social issue

Cinderella Children

When women become widowed or abandoned, often remarriage is the only acceptable option
to survive. Step parents have no moral of financial responsibility by law to care
for step children in Nepal.

Step-children in Nepal are customarily unwanted within new marital relationships. They are considered to be an undesirable reminder that the wife is not pure. These children are either unloved within their new family or treated as de facto slaves, hence being dubbed ‘Nepal’s Cinderella Children’.

  • Many mothers think their best option is to remarry and abandon their children. These children are sometimes left in the care of their retired elderly grandparents who cannot financially care for them. Otherwise, they are abandoned in an orphanage where they face a desolate future.
  • Why would any mother abandon her children?’ This is a question many foreign people who do have access to shelter, social welfare, financial assistance and community organisations ask. It is a rare case that the widowed or abandoned mother does not love her children, but poverty speaks in large volumes. She often has no way of providing food for herself or her children. The children are safer living with their mother, however mothers believe they have no choice.
  • There is a wide-spread, false belief that NGO-run orphanages will feed and educate the children in a better manner than the mother can. Nepal does not have any form of financial welfare assistance; the country relies heavily on these foreign-funded NGOs. This is not a long-term sustainable solution for the mothers, the children or the country. Every day a child spends in an orphanage unnecessarily is a developmental disaster.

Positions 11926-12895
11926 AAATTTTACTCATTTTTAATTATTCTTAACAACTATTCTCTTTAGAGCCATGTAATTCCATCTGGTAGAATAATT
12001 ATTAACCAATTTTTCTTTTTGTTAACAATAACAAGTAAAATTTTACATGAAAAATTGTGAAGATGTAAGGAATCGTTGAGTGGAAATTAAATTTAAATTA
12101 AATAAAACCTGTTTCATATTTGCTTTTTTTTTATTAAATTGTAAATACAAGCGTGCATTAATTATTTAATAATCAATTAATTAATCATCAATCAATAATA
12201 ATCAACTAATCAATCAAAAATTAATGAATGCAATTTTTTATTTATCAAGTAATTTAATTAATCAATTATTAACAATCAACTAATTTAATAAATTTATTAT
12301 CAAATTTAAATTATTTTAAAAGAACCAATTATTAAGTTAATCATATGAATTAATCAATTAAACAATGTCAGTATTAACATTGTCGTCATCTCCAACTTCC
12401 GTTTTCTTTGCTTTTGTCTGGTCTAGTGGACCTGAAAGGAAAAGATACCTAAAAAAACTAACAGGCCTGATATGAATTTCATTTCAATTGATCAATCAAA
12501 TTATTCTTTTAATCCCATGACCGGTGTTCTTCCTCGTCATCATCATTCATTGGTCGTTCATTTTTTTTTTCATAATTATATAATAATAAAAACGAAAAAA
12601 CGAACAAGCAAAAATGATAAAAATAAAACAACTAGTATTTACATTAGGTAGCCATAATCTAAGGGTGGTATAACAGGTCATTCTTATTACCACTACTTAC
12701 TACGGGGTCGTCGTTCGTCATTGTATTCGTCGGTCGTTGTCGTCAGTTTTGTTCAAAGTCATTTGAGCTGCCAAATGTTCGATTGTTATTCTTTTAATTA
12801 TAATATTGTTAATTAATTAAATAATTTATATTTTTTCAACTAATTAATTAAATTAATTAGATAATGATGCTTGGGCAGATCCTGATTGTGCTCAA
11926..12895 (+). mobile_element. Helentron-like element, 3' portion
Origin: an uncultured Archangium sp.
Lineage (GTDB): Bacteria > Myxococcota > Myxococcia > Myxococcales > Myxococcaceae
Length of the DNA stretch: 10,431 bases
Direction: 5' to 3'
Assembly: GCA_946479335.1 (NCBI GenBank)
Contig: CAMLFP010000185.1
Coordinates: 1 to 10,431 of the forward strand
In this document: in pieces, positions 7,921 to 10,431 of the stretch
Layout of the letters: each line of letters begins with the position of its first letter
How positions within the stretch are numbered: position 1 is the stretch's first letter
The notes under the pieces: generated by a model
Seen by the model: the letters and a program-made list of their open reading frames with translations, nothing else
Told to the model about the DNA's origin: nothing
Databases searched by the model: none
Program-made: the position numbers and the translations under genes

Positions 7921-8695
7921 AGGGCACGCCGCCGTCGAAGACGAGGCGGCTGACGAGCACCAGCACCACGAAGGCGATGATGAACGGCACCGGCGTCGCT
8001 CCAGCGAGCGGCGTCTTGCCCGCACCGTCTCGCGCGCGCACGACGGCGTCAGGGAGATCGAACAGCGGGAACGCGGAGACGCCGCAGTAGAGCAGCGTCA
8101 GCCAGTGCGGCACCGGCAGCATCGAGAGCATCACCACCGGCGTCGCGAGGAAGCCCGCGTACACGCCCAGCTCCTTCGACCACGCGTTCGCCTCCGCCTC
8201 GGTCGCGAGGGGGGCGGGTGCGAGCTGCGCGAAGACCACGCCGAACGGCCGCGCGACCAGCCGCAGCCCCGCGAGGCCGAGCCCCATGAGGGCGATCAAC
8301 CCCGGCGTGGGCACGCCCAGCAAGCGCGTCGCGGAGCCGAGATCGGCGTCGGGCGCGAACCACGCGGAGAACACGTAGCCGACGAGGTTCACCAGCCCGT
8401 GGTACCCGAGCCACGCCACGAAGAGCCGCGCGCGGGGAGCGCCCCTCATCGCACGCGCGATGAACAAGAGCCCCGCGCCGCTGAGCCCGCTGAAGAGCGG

• Cinderella children become highly at-risk victims of being trafficked into forced labour, sex slavery or becoming circus children.
  • The women of Nepal can be educated at grassroots level about the alternative possibilities to earn an income, become independent and keep their children. Then they will not feel pressured to rush into re-marriage and choose a husband over their children. They have the opportunity to choose another path, if only more paths were being offered.

Children desperately need to know – and to hear in ways they understand and remember – that they’re loved and valued by mom and dad.

– Paul Smally

It would be bad enough if such children were unwanted and treated as de facto slaves, like Cinderella. EBMF has found children sometimes run away from abuse to live on the streets and have been sold by step-parents to be trafficked into Indian circuses. – Nepali times


As a foreign contributor keen to help the social issues in Nepal, we ask you this question – Would you rather contribute toward supporting one of the questionable orphanages in a country where 8 out of 10 of the children in the orphanages are not orphans or would you prefer to support education and the creation of employment opportunities that keep families united?


1. Education       2. Female Employment       3. Overseas Employment       4. Human Trafficking

5. Child Labour       6. Cinderella Children       7. Marriage       8. Violence        9. Health

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